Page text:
Mexican Finance Minister Confident on NAFTA Renegotiation

Mexico’s Finance Minister Jose Antonio Anaya appeared confident in the future of the North American Free Trade Agreement (NAFTA), telling CNBC Wednesday that dialogue between the trade partners was ongoing.

“Our central scenario is that this will go to a good deal,” Anaya said while at the World Economic Forum at Davos. “We believe trade is good for all three nations, and that’s what we’re hoping for.”

Asked about a potential “plan B” if the U.S. chooses to terminate the deal, Anaya stuck to a positive note, avoiding any doomsday scenarios.



Anaya’s Davos appearance coincides with the sixth and penultimate round of NAFTA negotiations currently underway in Montreal, Canada.

The 24-year-old agreement is now in jeopardy unless Canada and Mexico satisfy U.S. demands for changes to the deal. President Donald Trump maligned NAFTA during his presidential campaign, claiming it hurt American jobs, and threatened to abandon it altogether if his administration’s needs are not met.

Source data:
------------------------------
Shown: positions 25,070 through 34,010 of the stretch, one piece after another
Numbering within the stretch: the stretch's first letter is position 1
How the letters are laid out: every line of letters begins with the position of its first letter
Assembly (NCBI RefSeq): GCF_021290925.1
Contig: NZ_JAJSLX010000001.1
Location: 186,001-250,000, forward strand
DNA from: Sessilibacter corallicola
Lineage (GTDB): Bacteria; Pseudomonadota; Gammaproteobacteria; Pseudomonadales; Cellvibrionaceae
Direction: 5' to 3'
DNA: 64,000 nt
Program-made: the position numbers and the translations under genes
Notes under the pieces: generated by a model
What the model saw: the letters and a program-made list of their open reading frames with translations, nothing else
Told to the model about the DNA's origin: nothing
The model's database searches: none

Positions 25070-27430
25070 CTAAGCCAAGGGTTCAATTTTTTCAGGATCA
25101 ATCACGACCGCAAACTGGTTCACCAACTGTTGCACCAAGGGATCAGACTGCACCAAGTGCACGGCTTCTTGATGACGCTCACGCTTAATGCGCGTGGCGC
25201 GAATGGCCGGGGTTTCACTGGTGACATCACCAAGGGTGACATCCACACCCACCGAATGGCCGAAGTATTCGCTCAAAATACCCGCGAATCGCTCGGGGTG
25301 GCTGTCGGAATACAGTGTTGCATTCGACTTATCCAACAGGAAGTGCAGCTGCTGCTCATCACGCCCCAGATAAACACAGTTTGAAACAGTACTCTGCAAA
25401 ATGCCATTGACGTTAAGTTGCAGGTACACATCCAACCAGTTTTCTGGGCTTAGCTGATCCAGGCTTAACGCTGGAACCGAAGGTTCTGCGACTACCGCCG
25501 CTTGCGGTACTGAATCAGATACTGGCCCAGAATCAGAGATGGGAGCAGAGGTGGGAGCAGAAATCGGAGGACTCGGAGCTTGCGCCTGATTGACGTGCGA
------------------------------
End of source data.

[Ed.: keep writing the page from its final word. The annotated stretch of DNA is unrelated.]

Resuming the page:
NAFTA, which eliminated tariffs across territory encompassing 450 million people, has been a lifeline for Mexican jobs. Asked about the likelihood of a U.S. pullout, Anaya was vague.

via CNBC

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Alfonso Esparza

Alfonso Esparza

Senior Currency Analyst at Market Pulse
Alfonso Esparza specializes in macro forex strategies for North American and major currency pairs. Upon joining OANDA in 2007, Alfonso Esparza established the MarketPulseFX blog and he has since written extensively about central banks and global economic and political trends. Alfonso has also worked as a professional currency trader focused on North America and emerging markets. He has been published by The MarketWatch, Reuters, the Wall Street Journal and The Globe and Mail, and he also appears regularly as a guest commentator on networks including Bloomberg and BNN. He holds a finance degree from the Monterrey Institute of Technology and Higher Education (ITESM) and an MBA with a specialization on financial engineering and marketing from the University of Toronto.
Alfonso Esparza